SPOC, helping local charities live long and prosper
NAVCA has published a report to highlight how a Single Point of Contact (SPOC) commissioning model provides better services for people and communities, improves their wellbeing and can save money. The SPOC model overcomes barriers that commissioners claim make it difficult for them to work with smaller charities. The SPOC model involves a trusted single non-provider charity building a coalition of small local charities and taking on the grant or contract management, monitoring and administration, enabling commissioners to focus on strategic planning. Small local charities are generally set up to serve the very specific needs of a particular community and are able to focus on people’s needs rather than large generic services that too often miss their target.
The problems commissioners have working with smaller charities are well documented and the Office for Civil Society recently set up a Civil Society Implementation Group (CSIG) to tackle them. This NAVCA report offers a solution. It explores existing successful SPOC models and describes the essential elements that anyone - commissioners or charities – wanting to set up a SPOC needs to put in place. It creates a compelling case for this approach and paves the way for the development of more SPOCs.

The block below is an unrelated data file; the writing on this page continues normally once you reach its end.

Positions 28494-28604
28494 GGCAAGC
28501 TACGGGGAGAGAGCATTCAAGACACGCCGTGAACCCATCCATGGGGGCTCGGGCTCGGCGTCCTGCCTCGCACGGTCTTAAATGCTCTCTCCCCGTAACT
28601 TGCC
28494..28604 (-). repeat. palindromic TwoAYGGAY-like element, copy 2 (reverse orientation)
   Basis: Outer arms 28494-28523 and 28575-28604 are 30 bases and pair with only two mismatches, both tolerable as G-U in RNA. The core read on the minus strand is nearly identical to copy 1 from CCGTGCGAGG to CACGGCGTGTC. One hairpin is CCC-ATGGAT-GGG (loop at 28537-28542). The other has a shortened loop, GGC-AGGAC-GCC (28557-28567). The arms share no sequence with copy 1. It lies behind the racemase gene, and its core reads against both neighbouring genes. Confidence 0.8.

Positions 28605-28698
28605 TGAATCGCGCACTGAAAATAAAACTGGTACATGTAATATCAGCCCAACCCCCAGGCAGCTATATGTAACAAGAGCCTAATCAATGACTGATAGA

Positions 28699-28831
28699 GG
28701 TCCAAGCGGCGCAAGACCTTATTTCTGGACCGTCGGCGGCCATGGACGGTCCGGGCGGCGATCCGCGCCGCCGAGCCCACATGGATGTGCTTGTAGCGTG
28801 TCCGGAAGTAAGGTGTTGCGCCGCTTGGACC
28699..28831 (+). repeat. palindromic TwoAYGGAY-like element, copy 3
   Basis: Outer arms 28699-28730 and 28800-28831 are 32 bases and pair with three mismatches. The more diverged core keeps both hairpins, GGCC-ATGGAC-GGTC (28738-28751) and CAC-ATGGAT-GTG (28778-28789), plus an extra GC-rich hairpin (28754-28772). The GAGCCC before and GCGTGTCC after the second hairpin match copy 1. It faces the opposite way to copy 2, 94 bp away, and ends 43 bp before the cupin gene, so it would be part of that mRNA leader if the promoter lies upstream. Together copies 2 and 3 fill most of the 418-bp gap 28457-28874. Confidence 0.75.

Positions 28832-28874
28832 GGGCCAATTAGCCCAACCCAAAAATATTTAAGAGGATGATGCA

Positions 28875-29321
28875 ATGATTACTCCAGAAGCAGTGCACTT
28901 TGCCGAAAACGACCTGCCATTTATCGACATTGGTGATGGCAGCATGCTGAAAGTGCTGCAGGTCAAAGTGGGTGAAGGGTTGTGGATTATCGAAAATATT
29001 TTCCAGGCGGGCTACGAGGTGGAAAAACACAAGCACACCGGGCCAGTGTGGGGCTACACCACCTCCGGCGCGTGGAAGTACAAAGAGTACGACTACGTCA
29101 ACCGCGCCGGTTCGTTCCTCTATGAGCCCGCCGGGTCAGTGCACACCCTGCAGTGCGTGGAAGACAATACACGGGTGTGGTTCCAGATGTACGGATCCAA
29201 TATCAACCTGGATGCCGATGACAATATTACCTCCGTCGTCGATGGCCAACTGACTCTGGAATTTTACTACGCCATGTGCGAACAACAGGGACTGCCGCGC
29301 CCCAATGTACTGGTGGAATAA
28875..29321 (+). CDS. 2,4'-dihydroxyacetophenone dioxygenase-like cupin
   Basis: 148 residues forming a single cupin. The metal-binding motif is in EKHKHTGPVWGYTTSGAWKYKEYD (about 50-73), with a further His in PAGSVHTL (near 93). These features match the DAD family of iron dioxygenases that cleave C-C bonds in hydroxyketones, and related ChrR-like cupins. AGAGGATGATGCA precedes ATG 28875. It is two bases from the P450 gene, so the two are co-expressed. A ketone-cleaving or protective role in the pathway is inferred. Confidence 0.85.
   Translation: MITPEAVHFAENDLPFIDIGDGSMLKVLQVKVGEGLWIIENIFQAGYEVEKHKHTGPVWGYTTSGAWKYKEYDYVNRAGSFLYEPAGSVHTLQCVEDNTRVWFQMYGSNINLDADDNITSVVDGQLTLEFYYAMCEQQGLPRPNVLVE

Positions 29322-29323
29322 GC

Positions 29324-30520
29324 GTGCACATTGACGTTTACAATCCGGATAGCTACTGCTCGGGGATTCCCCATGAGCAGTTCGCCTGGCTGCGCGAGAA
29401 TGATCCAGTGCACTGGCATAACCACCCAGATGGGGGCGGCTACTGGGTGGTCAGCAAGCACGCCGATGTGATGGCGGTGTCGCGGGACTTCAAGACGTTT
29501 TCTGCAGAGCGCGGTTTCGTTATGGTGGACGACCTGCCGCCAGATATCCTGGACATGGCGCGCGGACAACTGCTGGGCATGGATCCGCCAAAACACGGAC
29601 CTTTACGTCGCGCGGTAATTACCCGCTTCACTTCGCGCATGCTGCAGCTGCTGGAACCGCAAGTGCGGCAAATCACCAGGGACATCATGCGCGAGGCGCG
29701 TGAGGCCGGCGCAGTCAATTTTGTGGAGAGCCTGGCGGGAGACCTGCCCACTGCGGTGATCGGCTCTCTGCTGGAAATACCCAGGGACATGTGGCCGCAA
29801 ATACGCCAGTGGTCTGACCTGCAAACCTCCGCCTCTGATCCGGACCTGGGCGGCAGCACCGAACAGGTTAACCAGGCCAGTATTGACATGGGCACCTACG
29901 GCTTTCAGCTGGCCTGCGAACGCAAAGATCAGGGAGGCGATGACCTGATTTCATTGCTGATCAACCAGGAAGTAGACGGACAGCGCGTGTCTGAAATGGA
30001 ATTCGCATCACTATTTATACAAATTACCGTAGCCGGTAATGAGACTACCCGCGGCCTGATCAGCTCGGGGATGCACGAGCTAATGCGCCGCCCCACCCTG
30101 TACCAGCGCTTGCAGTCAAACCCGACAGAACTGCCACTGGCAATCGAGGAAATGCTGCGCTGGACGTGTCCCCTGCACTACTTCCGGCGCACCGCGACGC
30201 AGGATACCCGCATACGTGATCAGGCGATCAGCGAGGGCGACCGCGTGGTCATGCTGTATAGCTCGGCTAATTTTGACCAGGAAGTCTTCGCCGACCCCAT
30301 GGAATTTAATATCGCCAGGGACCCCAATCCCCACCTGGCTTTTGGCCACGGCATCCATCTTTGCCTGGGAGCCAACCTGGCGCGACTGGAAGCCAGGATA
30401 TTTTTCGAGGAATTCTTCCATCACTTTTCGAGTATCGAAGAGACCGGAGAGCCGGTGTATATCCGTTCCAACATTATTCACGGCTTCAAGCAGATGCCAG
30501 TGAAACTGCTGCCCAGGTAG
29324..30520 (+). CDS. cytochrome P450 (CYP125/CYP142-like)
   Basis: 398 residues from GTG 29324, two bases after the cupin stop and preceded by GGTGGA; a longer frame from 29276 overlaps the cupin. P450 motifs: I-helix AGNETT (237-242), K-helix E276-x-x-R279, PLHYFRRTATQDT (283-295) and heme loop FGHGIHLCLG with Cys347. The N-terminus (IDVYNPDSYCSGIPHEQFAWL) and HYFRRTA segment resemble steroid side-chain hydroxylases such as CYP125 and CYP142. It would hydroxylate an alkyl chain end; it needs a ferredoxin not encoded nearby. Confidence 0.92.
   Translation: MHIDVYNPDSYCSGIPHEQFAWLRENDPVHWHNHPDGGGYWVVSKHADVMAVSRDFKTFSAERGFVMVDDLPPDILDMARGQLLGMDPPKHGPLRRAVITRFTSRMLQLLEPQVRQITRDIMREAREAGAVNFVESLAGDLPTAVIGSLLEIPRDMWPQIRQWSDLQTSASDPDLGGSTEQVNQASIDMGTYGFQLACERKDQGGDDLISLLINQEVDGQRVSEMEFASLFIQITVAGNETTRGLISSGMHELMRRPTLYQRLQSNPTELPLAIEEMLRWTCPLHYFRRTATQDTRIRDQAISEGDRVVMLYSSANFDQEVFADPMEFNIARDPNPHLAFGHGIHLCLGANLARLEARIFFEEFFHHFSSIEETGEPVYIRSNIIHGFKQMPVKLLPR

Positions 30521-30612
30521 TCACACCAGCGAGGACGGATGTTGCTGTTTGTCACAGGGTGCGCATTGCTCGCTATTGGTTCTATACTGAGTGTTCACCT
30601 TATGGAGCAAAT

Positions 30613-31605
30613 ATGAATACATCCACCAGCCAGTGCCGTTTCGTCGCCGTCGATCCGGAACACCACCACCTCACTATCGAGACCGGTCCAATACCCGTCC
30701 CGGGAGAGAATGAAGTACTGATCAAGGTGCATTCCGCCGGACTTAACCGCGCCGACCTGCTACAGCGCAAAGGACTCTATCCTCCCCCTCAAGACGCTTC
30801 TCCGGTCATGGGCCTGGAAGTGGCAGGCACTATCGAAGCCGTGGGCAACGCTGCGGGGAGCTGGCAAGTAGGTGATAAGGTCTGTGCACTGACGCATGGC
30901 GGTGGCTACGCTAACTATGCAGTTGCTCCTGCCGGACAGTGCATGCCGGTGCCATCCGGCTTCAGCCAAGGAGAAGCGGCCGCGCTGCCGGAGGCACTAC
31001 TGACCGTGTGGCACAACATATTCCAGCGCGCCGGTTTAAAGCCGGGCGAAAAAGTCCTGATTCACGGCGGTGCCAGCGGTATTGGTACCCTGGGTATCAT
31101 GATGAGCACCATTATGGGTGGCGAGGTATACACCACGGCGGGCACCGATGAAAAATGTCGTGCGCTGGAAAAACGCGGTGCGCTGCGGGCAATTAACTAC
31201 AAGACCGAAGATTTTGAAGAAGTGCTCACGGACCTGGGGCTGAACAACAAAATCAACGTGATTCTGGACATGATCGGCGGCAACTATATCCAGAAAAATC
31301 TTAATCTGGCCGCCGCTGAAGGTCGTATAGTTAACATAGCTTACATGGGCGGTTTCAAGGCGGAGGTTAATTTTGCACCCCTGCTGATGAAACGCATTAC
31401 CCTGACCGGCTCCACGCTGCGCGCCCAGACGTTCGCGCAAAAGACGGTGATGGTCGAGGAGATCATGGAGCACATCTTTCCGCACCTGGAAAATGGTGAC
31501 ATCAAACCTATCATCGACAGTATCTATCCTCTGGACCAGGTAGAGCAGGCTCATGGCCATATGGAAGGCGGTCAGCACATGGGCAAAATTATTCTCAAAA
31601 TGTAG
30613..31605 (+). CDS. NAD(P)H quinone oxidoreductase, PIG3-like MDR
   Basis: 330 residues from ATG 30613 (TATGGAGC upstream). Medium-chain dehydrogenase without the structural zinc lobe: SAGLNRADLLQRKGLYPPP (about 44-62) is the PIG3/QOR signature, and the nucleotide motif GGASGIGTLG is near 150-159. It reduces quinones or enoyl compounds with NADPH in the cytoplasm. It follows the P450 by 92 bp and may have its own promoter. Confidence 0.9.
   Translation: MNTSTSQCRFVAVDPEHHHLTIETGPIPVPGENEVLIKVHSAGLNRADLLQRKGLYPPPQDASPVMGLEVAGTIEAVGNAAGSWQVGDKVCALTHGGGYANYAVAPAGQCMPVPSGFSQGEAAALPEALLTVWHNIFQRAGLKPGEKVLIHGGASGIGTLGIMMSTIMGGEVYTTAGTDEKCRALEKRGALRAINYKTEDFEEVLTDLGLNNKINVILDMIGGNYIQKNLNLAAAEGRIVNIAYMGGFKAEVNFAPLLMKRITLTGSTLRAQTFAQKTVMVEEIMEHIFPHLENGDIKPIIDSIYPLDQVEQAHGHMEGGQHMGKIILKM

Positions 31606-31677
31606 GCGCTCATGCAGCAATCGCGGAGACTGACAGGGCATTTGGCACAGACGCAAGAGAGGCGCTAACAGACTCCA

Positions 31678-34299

Neil Cleeveley, Chief Executive of NAVCA, said;
“There is a growing understanding that people derive greater benefit from services they have helped to shape. Most small local charities address people’s needs directly, they improve the overall wellbeing of the local community and are cost-effective than old fashioned mega-services. Politicians and commissioners have been searching for ways to engage smaller organisations more successfully in public services. Here is one solution. It has the potential to transform local commissioning, swopping harmful and outdated competition for the benefits of cooperation and collaboration - putting people first and through more person-centred care.”
“Government and commissioners need to take heed of this report. It shows how a SPOC model improves outcomes and saves money. Commissioners need to be able to either adopt this model or be ready to demonstrate how their chosen alternative is better at improving people’s wellbeing.”